There isn't a simple answer to this question, and the justification does not depend in a linear way on the quantity and quality of satisfaction or dissatisfaction in the population. Still, it's one thing to try to influence the popular will in nonviolent ways, but not just I myself but every self-professed communist revolutionary I know believes that only the existence of popular will in some sense directly justifies actually picking up weapons and shooting back at people. Popular will is a necessary but not a sufficient condition to justify revolution in a philosophical sense. The popular will could exist for a revolution we might consider "bad" in some abstract sense, but even if the dozen outlying revolutionaries were correct in some abstract sense, the lack of popular will would fail to justify revolutionary action. A revolution is very different from a coup d'etat.
To no small extent, radical changes in society are accompanied by a degree of irrational hysteria, which is in direct proportion to the immediacy and severity of the existing regime's violent oppression. The British government was unwilling and unable to employ Romanesque oppression to maintain control of the American colonies, so the American revolution proceeded with relatively less hysteria than other revolutions. Even so, there was still a degree of hysteria and irrationality. Revolutions under conditions of more immediate and disciplined oppression — e.g. the French, Russian, and Chinese — exhibited relatively more hysteria.
Revolutionary agitation and propaganda cannot by itself create this hysteria. People become hysterical when they are profoundly dissatisfied and see no rational resolution of their dissatisfaction. And people do not become hysterical or dissatisfied with the conditions of their society and its institutions just because they read a pamphlet or listen to a guy on a bullhorn. Revolutionary propaganda can succeed only in giving form and focus to dissatisfaction that is already there. Revolutionary propaganda can succeed only in transforming resignation and fatalism to hysteria. There is little good that can be said for hysteria; the sensible, humanistic revolutionary such as myself claims only that hysteria in the service of revolution is better than resignation in the service of slavery and oppression.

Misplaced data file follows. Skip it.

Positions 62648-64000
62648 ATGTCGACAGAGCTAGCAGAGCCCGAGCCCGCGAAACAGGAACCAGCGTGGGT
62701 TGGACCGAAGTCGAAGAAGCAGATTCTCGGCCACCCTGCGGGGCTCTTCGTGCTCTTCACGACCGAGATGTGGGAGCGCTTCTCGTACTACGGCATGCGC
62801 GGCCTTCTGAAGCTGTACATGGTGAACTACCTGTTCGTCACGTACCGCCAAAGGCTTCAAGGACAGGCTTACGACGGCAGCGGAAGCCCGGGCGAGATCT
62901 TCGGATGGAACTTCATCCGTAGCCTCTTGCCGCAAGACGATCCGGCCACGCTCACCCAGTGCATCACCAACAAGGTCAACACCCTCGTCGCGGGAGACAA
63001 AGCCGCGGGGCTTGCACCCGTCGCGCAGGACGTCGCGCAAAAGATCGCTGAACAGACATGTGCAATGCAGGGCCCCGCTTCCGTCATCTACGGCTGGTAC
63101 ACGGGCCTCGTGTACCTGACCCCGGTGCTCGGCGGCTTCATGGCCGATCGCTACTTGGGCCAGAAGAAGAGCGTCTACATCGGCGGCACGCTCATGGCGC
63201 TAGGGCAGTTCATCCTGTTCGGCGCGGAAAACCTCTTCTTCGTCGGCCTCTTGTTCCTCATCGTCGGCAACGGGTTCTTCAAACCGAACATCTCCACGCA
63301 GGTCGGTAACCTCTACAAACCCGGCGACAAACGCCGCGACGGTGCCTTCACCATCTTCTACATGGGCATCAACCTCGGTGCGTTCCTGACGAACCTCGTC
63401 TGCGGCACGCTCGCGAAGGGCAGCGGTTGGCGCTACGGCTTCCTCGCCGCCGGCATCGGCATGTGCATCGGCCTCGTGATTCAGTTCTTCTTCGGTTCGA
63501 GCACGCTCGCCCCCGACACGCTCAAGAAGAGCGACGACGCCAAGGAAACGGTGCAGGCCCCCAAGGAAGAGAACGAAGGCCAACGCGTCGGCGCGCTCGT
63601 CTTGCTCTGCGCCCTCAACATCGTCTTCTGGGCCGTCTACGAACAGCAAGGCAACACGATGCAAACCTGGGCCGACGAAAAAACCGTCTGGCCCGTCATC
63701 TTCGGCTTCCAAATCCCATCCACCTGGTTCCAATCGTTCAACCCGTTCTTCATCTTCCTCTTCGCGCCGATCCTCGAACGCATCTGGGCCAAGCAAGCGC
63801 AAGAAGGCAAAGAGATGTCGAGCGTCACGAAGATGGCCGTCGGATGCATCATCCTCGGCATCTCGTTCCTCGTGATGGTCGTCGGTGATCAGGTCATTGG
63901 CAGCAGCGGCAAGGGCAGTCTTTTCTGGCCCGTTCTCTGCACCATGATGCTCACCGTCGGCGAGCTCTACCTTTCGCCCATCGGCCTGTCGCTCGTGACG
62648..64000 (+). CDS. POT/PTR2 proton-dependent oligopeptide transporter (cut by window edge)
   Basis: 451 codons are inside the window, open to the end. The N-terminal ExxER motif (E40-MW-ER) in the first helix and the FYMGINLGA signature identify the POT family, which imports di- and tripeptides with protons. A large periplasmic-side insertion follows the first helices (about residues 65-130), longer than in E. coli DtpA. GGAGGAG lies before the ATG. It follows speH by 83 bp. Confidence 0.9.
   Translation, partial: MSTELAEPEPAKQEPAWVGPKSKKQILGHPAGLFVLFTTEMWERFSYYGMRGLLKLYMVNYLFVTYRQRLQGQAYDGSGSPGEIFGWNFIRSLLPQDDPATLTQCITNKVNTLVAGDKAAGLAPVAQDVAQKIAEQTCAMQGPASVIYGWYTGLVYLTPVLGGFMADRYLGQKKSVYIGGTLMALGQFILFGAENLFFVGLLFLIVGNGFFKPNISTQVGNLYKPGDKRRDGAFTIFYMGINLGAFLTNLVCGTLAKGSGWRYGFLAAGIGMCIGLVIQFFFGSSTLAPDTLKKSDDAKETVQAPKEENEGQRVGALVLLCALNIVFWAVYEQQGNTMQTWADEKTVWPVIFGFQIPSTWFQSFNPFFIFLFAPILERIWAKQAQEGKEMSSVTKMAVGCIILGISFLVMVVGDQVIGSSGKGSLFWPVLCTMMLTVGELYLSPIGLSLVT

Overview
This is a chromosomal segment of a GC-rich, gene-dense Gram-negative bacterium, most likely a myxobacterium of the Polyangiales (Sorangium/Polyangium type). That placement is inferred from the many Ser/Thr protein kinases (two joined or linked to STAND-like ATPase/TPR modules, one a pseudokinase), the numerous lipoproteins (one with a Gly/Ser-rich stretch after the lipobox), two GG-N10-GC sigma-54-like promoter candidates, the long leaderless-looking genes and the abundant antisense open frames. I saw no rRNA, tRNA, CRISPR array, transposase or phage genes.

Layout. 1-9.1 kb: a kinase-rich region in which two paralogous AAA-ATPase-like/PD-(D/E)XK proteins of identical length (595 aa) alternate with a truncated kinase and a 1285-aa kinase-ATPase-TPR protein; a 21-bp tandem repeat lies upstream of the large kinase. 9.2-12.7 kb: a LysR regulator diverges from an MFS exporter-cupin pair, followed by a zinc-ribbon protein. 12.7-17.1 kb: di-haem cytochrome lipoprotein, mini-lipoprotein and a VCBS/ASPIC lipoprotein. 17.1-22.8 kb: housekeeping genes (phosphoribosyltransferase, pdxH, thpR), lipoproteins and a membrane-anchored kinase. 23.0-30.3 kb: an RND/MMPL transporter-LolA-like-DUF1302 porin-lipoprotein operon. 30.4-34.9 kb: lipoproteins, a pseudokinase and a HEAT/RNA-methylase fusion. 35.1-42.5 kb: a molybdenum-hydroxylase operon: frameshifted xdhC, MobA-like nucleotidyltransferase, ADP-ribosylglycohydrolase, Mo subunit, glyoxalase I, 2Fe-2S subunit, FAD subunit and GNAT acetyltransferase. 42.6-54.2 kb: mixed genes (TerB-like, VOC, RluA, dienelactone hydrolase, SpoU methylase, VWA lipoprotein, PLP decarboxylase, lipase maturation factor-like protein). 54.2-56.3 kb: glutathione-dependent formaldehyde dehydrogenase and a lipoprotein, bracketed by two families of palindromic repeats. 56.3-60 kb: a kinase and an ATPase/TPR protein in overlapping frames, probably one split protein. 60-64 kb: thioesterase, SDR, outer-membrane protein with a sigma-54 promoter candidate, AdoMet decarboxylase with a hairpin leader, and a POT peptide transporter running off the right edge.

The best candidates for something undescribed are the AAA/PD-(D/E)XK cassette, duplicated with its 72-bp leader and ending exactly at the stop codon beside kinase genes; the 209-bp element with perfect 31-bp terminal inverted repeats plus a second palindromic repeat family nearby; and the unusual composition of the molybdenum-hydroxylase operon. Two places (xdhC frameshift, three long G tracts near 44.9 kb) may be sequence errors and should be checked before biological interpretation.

I concur in a sense with Howdershelt's exhortation, but I consider it rather as a truth. People will in fact do what they can to reform their society; when adequate reform is impossible, sooner or later sufficient hysteria will take hold of its own accord, and the people will find the use of the fourth box acceptable. I would love to be proven wrong, but I am a revolutionary only because I do in fact believe that meaningful, adequate reform is not possible. I see the development of hysteria and desperation against a violent, oppressive regime as inevitable; I see as my task to influence that hysteria and its aftermath in positive ways beneficial to the people of the society that will emerge and humanity in general.